Trailering a boat allows you to visit new places, fish at new hotspots, and enjoy all sorts of different waterways. Keeping a boat on a trailer also makes it easy to store and maintain. Lund Boats can be packaged with trailers to help you fish or enjoy watersports anywhere you want.
Before you get on the road, you’ll need to learn the basics of how to secure a boat to the trailer and how to trailer a boat down the road. Follow these five easy steps, and you’ll be rolling down the road toward your next adventure in no time.
Start by making sure the boat is properly secured to the trailer, and this means making connection points at both the bow and stern.
At the bow, the winch strap should be tight so that the bow of the boat is snugged up against the bow stop or bow roller. The safety chain should also be attached to the bow eye.
The stern should be strapped down and tightened up with ratchet or tie-down straps, going from the stern eyes to the trailer.
When the boat’s secure, check all the gear inside to make sure it’s secured, too. Everything in the boat will be subject to strong wind-blast and bumps, and you don’t want to arrive at the boat ramp to discover your life jackets or landing net flew out on the highway.
After backing the ball hitch under the receiver and making sure the receiver latch is in the open position, lower the trailer tongue until the receiver and ball hitch mate. Always make sure the ball hitch and receiver are of matching sizes, and that the receiver goes down all the way over the ball hitch. Then close the latch and secure it with a locking pin so it can’t pop open by accident on the roadway.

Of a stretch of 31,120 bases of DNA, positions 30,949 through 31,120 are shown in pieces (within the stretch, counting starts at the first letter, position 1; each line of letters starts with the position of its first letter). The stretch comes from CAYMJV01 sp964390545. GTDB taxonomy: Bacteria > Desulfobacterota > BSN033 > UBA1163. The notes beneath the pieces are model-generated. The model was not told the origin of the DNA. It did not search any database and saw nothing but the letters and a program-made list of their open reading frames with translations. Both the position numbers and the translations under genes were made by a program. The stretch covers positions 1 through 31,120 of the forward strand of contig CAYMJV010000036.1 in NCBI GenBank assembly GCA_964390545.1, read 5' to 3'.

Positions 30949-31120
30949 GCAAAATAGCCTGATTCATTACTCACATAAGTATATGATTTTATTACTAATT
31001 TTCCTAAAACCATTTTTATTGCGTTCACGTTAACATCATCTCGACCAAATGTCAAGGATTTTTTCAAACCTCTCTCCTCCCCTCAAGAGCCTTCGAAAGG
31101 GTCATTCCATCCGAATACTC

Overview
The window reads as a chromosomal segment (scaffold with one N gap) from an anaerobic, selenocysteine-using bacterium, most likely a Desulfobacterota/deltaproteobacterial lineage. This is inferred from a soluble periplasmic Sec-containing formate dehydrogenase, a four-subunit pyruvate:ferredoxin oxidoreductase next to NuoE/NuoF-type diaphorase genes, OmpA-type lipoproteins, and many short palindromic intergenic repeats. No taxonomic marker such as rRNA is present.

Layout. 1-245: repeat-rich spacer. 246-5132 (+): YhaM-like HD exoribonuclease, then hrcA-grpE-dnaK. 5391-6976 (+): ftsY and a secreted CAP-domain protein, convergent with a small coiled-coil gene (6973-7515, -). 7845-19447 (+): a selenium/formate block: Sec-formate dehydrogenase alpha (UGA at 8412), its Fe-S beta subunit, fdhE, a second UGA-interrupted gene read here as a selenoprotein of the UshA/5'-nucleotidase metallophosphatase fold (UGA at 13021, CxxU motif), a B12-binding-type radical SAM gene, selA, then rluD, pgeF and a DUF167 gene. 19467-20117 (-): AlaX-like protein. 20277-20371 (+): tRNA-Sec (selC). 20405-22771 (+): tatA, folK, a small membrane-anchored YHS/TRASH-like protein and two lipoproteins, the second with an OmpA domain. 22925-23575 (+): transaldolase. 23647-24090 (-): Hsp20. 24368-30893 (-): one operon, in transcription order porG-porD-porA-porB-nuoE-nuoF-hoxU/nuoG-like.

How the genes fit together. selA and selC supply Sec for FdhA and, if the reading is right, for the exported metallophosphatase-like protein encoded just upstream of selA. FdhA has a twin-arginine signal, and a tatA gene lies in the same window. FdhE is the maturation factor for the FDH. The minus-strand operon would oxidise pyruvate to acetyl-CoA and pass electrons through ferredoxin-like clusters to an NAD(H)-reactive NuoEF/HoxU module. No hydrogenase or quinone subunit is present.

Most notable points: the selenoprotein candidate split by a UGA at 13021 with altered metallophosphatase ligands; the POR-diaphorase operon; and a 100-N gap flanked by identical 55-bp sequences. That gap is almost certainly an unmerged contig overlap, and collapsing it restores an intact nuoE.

Cross the safety chains under the trailer tongue (this will support it and keep it above the asphalt in case the trailer somehow comes unhitched while on the road) and connect them to the eyes or links on either side of the tow vehicle’s hitch. Then connect the emergency break-away cable (which will trigger the trailer brakes if pulled tight) to the tow vehicle in the same way.
Push the trailer light plug firmly into the tow vehicle’s light plug receptacle. Then have an assistant watch the lights as you test the brake, tail, running, and blinker lights to make sure all are working properly.
Keep these tips for how to trailer a boat in mind as you hit the road.
· Allow plenty of extra stopping distance between your vehicle and the one in front of you.
· Try to avoid slamming on the brakes or making fast starts, which can stress the hitch and receiver or cause the boat to shift on the trailer.
· Make wide turns to avoid clipping curbs.
· If you ever feel the trailer swaying as you haul the boat, stop immediately because swaying trailers can get out of control. Sway is most commonly due to improper tongue weight or load distribution. You may be able to remedy the situation by adjusting how the boat or gear is loaded, but in any case, don’t just keep going and hope for the best.
· Whenever you stop, place your fingers on the wheel hubs. They should be cool or slightly warm to the touch. If they’re fire-hot, the bearings need to be serviced as soon as possible.
· Always give the trailer and bearings a few minutes to cool down before launching.
· When you load a boat on a trailer at the end of the day, re-check all the connections between the trailer and tow vehicle before heading for home.
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